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PPM/Voltair Debate Keeps People Talking - Radio World

PPM/Voltair Debate Keeps People Talking

Here’s a sampling of what some have been saying
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PPM and the Voltair product have been Topic 1 this week for programmers and many engineers too.

Here’s a sampling of what some people have been saying.

Market researcher Adam R. Jacobson wrote that “the announcement, while not surprising, left some in the radio industry puzzled on what to do should they be using the system.” Read his post.

One reader emailed Radio World to say that he thinks Nielsen wants “to make Voltair obsolete as quickly as possible, IMO. Also, the new ‘in station monitor’ to replace the existing monitor that they spoke about that will have a ‘quality of encoding feature’ will be the exact moment they can tell who has a Voltair and who doesn’t and they then tell you remove it, as it violates your agreement for interference of the encoding process.”

Consultant Randy Kabrich blogged that “the saddest part of this is in my mind is that there are many people working very hard every single day. Some are giving over 100%. And for their efforts when the numbers have come out over the past year, their hard work goes un-noticed. ‘It was the Voltair.’” Here’s that post.

An industry engineer who listened to the webinar told us: “Their lab test charts suggest Voltair mostly helps only talk stations in listening environments where the interference/noise is greater than the audio content. … Clearly, the ratings increases borne out in many markets by many stations which deployed Voltair suggest otherwise. Perhaps they should have done real-world tests instead of relying on controlled lab tests with contrived noise sources.”

Over at Paragon Media, Larry Johnson opined: “Ultimately, only a quantifiable study of known stations with Voltair in use will prove or disprove its validity. Lab tests are good. Real world tests are better.” Read what he had to say.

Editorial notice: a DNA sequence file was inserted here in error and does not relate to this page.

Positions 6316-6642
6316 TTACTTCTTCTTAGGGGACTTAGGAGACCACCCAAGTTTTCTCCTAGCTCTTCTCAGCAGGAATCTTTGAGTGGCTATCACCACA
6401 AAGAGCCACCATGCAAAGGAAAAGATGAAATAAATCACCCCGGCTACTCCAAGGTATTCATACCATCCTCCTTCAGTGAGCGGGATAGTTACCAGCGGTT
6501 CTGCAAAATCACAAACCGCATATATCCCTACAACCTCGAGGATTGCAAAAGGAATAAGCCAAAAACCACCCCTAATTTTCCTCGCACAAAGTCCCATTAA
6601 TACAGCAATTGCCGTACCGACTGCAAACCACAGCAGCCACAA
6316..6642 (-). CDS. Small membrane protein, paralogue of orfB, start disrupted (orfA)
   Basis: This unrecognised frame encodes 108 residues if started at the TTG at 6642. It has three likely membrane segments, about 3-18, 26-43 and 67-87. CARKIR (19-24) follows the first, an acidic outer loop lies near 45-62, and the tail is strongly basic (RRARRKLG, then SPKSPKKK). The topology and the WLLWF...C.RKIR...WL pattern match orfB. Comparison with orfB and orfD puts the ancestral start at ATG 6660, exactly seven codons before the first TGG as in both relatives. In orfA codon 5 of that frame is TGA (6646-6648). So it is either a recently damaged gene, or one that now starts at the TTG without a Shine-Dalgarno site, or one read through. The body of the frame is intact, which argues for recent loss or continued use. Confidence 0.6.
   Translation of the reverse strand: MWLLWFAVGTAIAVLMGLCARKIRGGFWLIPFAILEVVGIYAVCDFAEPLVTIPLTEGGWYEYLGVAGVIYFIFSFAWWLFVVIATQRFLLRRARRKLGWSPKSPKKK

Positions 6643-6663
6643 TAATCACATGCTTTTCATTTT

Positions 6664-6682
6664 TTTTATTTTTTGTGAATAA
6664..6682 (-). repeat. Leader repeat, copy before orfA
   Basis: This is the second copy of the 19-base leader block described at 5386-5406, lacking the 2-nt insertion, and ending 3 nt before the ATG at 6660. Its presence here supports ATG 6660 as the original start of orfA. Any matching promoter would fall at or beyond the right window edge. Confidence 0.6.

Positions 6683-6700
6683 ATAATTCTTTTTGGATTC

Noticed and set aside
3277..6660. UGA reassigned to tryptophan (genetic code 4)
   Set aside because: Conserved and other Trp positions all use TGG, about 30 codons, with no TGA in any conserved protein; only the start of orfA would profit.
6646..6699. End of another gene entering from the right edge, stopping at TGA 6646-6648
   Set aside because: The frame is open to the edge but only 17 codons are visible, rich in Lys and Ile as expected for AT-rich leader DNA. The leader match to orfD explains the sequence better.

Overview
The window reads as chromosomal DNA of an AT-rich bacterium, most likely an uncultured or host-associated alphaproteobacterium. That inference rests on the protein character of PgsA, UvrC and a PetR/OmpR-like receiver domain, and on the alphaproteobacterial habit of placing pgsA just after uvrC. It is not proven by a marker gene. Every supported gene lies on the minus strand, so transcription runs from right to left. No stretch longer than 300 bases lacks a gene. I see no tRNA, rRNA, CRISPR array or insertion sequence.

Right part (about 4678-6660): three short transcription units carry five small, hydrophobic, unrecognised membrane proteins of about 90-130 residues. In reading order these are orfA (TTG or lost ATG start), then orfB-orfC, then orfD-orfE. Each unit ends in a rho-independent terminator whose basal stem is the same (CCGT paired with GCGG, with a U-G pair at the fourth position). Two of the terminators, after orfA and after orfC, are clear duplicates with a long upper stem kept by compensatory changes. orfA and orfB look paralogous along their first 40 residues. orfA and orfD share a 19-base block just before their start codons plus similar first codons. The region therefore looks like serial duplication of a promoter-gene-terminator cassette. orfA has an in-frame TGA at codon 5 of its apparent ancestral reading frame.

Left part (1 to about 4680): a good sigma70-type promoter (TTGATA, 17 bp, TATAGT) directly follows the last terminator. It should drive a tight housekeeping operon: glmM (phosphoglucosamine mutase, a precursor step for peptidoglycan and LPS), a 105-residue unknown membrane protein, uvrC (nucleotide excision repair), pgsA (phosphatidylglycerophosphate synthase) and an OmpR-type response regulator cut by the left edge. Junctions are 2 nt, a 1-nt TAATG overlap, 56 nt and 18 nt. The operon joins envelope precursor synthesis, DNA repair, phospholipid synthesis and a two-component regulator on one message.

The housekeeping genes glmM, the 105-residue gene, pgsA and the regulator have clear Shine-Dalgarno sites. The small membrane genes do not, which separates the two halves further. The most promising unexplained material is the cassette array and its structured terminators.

Another RW reader questioned the data that was presented during the webinar, and continued: “The first chart of comparisons of the stock PPM encoder vs. Voltair processed encoding claim their golden ear panelists heard objectionable degradation with Voltair even at the lowest injection level of 5. Another very suspicious claim. In an age where most consumers of audio of any kind regard MP3-128 as ‘high fidelity,’ very minor or nuance levels of ‘fleeting audio degradation’ don’t concern most listeners or programmers.”

An engineer wrote: “Their proposed ‘improvements’ to the strength of the PPM encoded watermarking in their next generation of encoders will be very interesting to hear about and compare with how Voltair does this. So far, it’s only a vaporware promise. But it’s obvious Nielsen saw the need to do something about the issue of weak watermarking quickly and to dissuade stations from buying Voltair. Dr. Barry Blesser [at 25-Seven Systems/Telos Alliance] has no doubt heavily protected his invention with pending patents. If Nielsen uses even a hint of any of his technology, we could easily see litigation.”

A reader comment posted to RW: “Let’s consider the broadcaster’s POV. As a hypothetical, consider an Atlanta station. A $300 million market. Now, if that station can increase its share 1 point attributed to the Voltair, and if that station simply sells share, a year of Voltair is worth 3 million scoots. So, OK, next year everybody has one and we’re back to parity. They still made 3 million on a 15K investment. I believe I’d tell Neilsen to go pack sand and see how quickly I could hook the thing up.”

And Dave Paulus, general manager of MAX Media in Virginia Beach, Va., sent us this letter to the editor: “First and foremost from me, I’m pleased that Nielsen finally took this step to speak to this vitally important industry issue. It took much longer than most wanted, but they did address it. … That being said, there are a lot of questions that remain, the biggest one in my mind is what does ‘Nielsen does not support the Voltair product’ really mean, like in ‘English’? Does it mean they may disqualify ratings that are in the ‘Voltair period,’ like (sort of) steroids in baseball? Does it mean go ahead and use them and admit to them you do so they can do a true study? Somewhere in between? When one of the FAQ’s they list on their own webinar is ‘Are we telling clients to remove the Voltair?’ and their answer is ‘We will not support the Voltair.’ I really would have liked them to answer their own question a bit better than that. Yes or no. … At the end of the day for me at least, they did what I personally wanted to see. They addressed it. I felt like that was incredibly important for the industry, agree or disagree with what they said. Now it’s up to the industry to decide if that answer(s) they heard was suitable for them.”

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